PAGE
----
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Daiten (大篆, だいてん, i.e. “great seal script”)

Mini2:d1_late_zhou_dynasty.jpg"Daiten (大篆, great seal script): | Ink rubbing of the 石鼓文, せっこぶん, sekkobun, i.e. “stone drum inscriptions”), dating of which is uncertain, and spans from late Western Zhou dynasty (西周, 1046 – 771 B.C.), i.e. 8th century B.C., to late Warring States period (戰國時代, 403 – 221 B.C.) i.e. late 3rd century B.C. Currently in Palace Museum in Forbidden City, Beijing.."

The oldest script of the five major calligraphy scripts, which are: seal script (篆書, てんしょ, tensho, further divided into great and small seal scripts), clerical script (隷書, れいしょ, reisho), cursive script (草書, そうしょ, sōsho), standard script (楷書, かいしょ, kaisho) and semi-cursive script (行書, ぎょうしょ, gyōsho). The origins of seal script reach deep into the history of China; back to the end of the Xia dynasty (夏朝, 2070 BC - 1600 BC) – the first non-legendary dynasty of China. Great seal script was further unified in 221 B.C. by Prime Minister李斯 (Chinese: Lǐ Sī, birth date unknown, died in 208 B.C.) during the Qin dynasty (秦朝 221 – 206 B.C), under the name of small seal script (小篆, しょうてん, shōten).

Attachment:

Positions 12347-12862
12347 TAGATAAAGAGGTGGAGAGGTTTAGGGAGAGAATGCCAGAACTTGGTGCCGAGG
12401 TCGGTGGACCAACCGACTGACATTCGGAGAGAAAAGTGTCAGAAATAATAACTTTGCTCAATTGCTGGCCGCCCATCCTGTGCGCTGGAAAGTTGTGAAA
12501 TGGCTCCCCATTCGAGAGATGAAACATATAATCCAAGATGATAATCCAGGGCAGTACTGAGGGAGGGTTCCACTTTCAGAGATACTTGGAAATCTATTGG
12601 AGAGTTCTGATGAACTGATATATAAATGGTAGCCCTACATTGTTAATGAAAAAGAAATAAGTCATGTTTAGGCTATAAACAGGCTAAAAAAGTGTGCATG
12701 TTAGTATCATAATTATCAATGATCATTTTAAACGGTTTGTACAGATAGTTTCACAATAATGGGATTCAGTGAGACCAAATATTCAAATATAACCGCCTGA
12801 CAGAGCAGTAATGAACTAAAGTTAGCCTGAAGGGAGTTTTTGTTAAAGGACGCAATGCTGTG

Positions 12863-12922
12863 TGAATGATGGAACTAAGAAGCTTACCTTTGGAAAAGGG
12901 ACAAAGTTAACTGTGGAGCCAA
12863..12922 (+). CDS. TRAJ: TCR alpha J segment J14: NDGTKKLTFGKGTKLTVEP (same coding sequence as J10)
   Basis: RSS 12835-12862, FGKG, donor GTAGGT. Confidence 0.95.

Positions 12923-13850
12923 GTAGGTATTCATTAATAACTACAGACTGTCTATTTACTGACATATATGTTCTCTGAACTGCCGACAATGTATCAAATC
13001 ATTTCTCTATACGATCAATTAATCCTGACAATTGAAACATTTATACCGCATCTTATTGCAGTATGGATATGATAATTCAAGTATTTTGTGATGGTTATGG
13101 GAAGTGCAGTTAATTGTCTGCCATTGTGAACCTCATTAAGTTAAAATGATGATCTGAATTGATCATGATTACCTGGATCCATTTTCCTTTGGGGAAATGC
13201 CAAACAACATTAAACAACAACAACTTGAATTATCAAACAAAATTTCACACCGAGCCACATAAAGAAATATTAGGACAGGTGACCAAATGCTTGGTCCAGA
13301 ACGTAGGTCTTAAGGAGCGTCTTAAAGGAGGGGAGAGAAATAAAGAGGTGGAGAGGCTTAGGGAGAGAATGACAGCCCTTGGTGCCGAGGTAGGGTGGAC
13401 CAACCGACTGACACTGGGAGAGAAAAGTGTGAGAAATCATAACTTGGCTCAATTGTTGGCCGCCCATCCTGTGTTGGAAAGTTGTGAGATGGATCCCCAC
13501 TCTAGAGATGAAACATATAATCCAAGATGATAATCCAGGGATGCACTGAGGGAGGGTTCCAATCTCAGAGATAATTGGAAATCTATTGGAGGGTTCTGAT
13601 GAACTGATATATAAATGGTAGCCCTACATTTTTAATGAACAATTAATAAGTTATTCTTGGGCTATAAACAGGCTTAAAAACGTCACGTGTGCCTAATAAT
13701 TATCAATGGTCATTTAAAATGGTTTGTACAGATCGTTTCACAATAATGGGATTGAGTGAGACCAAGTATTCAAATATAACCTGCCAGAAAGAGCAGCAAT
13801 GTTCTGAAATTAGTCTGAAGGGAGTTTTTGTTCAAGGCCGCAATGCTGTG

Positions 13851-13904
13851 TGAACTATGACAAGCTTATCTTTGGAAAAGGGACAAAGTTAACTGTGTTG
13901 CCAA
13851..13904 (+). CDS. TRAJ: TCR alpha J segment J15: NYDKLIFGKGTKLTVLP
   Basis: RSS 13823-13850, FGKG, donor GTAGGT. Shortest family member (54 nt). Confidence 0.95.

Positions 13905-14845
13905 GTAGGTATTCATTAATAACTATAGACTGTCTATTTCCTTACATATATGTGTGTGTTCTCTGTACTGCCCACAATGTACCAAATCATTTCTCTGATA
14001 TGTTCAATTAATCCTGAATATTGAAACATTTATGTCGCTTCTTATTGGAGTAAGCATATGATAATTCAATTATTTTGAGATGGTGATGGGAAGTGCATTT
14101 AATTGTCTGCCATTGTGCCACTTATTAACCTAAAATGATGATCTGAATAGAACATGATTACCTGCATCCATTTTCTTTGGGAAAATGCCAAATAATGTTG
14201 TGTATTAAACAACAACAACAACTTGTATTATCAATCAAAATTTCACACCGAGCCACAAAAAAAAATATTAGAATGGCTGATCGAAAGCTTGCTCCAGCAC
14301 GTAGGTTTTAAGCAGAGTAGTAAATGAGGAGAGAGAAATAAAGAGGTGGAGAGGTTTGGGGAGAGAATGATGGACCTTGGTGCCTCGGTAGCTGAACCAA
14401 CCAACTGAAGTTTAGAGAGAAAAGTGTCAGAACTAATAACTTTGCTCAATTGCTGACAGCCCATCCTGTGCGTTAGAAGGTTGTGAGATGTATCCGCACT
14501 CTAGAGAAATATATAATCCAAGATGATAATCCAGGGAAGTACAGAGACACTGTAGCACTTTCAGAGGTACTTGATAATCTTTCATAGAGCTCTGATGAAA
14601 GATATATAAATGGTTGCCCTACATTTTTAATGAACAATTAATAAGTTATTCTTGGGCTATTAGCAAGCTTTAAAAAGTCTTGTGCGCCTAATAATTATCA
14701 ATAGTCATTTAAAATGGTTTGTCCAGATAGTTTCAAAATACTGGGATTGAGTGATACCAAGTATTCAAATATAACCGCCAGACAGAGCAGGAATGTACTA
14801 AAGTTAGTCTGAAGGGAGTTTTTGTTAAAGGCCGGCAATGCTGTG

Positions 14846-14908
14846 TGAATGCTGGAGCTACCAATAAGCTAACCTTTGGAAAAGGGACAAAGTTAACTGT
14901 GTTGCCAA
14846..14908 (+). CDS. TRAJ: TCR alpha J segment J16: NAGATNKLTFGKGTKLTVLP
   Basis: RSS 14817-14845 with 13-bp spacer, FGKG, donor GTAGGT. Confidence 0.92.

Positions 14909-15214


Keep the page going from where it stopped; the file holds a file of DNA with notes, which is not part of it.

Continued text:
Great Seal script, in the broadest sense, includes oracle bone script (甲骨文, こうこつぶん, kōkotsubun) and kinbun (金文, きんぶん, literally, “text on metal”, more precisely bronze), as well as later stone inscriptions (such as 石鼓文, せっこぶん, sekkobun, i.e. “stone drum inscriptions”). Highly decorative chōchūten (鳥蟲篆, ちょうちゅうてん, lit. “bird and worm seal script”) also belongs to the daiten script family (as well as many other decorative forms of kinbun). Great seal script is characterized by its irregularity of form and shape, as well as line thickness, and length. The characters are not necessarily symmetric, and its writing techniques may also vary greatly. Great seal scrip is also the most “pictographic” style in calligraphy (this does not mean that all characters written in seal script had pictographic origin). To read more about daiten, please click here.

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Page last modified on November 29, 2011, at 10:27 AM